“The fact that e-commerce still only represents a healthy minority of global retail spend proves most people still want to visit a physical store as the point of contact, of story and of emotion,” he continues.

This is why, suggests Sanderson, future-facing organisations such as QICGRE are wise to hinge everything they do on the cornerstone of community.

He adds: “When you think about the appeal of the bar in the 1980s sitcom Cheers (‘where everybody knows your name’), it’s hardly surprising that people might want a shopping centre where the sales assistants greet you by name.” This is where seemingly intrusive tools such as facial recognition systems could augment good old-fashioned concepts of hospitality.

According to Sanderson, shopping centre owners are best placed to broker new interactions and foster a sense of connectedness by assuming the role of hospitable host. “At its best, a shopping centre is like the Roman forum: a place where people come together buy and sell, share ideas and have their voice heard,” he adds.

The inclusion imperative

In-person retail can respond to the international rallying cry for greater empathy and inclusivity far better than e-commerce, says Sanderson, and the commercial advantages to serving the needs of diverse customers and supporting equality cannot be underestimated.

Making all genders feel welcome in a retail environment is about more that stocking gender-neutral cosmetic brands such as Fluide, however. “Retail staff need to be trained to anticipate the needs of customers who might otherwise be excluded or marginalised, and ultimately this requires us to elevate customer service as a career choice in line with countries such as France and Japan,” Sanderson observes.

One consumer research study cited in the Future Forecast revealed ‘feeling valued’ to be the most important factor in a successful shopping experience for the affluent second- and third-generation immigrant families driving the American luxury market. Offering services such as personal styling and post-purchase follow-ups is therefore going to go a long way to securing the loyalty of these often-marginalised consumer, and others too.

Embracing multi-layered experience

With Chinese retailer Take Go planning to open 100,000 unmanned stores over the next few years and US supermarket chain Kroger investing in driverless delivery vehicles, the polarisation of functional and experience-based shopping is only going to become more extreme.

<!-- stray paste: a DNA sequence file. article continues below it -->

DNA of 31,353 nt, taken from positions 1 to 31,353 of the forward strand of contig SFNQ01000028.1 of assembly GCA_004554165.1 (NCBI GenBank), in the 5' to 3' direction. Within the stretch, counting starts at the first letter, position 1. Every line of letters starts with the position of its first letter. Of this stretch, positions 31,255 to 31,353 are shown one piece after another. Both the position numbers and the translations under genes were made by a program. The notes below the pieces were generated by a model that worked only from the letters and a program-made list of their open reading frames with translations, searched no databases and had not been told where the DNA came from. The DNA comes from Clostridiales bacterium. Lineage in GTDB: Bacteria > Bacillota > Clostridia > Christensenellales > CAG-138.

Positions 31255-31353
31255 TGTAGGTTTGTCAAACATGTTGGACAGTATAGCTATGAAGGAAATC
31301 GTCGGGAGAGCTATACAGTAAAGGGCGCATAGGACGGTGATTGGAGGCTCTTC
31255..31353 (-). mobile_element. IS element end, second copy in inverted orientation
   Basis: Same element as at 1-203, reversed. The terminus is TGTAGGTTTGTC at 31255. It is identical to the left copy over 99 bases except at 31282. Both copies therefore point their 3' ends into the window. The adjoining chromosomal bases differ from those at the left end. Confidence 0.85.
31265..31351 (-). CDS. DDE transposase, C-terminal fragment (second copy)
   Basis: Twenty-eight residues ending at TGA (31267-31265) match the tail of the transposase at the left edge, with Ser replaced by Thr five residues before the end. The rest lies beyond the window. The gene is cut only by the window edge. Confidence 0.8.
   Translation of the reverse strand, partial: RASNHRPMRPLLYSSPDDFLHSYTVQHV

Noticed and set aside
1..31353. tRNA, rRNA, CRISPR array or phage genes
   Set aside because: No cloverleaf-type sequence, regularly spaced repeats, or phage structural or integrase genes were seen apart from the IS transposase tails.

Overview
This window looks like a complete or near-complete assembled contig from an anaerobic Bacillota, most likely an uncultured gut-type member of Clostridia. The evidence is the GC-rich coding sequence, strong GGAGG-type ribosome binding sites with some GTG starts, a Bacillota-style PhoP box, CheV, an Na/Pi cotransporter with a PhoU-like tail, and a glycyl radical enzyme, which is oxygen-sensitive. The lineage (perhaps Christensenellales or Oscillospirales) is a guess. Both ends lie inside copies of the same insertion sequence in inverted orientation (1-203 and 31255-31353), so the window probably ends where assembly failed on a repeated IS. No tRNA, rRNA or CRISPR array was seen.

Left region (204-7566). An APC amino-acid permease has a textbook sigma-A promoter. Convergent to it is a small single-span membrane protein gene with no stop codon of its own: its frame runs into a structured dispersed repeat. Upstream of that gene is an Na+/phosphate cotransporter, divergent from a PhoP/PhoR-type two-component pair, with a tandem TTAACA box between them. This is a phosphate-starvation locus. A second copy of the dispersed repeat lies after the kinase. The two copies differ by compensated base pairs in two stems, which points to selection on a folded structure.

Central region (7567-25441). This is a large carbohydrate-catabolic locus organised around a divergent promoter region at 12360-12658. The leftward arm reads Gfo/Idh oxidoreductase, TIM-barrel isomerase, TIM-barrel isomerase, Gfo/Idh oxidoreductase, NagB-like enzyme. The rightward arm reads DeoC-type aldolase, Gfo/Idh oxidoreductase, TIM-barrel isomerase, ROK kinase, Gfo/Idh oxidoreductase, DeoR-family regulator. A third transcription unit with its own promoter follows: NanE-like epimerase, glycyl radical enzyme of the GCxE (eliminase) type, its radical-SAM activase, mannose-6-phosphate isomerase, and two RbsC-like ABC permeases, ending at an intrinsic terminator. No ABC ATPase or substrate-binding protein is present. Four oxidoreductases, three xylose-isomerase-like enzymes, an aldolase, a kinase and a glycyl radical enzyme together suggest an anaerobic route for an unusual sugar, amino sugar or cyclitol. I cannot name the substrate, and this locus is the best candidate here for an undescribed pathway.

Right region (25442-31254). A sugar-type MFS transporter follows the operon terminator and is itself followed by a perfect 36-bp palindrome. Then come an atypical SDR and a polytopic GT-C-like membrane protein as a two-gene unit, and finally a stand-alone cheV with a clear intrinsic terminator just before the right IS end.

Sanderson says: “Expectations of what you do in a physical store are changing because technology has made the actual moment of purchase almost subconscious, and the retailers that will thrive are the ones creating experience palaces.

“The reason Disney stores are flying while Toys R Us has been tanking is that one offers an unforgettable experience, including maybe meeting your favourite character in person, and the other offers you a warehouse visit,” he adds.

Instead of determining success by sales per square foot, the Future Forecast posits that inspiration per square foot could become the new metric as brands such as Chinese fashion platform Dear So Cute reimagine the retail space as an immersive theatre.

The sweet spot for mobile-empowered shoppers, suggests Sanderson, is in the layering of digital information over in-store environments to create ‘phygital’ experiences. He continues: “All the research shows that the shopper who has both a digital and physical experience tends to have a much deeper relationship with the brand - especially when the two are converging.”

Innovations such as augmented reality apps and ‘magic’ mirrors that recommend alternative clothing items you might like are only the tip of the iceberg, says Sanderson, and their appeal should not be underestimated. “[Integrating these technologies into your customer experience] is like when the escalator first came to town and people would make a special trip to the department store just to ride the moving staircase,” he adds.

Flexibility is the new norm

As traditional hierarchies collapse and mass production gives way to designing for difference, consumers are coming to expect flexibility and customisability in all aspects of life. As such, a recent experiment in flexibility by Target US, which saw one half of a store designed with the on-a-mission shopper in mind and the other half configured for the casual browser, is likely to become commonplace.

Sanderson adds that mixed-use developments with flexible floor plates, such as 80 Collins, prove that storefront models need no longer be rigid. “Retail doesn't have to be confined to a rectangular box with a predesignated back-of-house space anymore, and we can use consumer data profiles to personalise the store experience,” he says.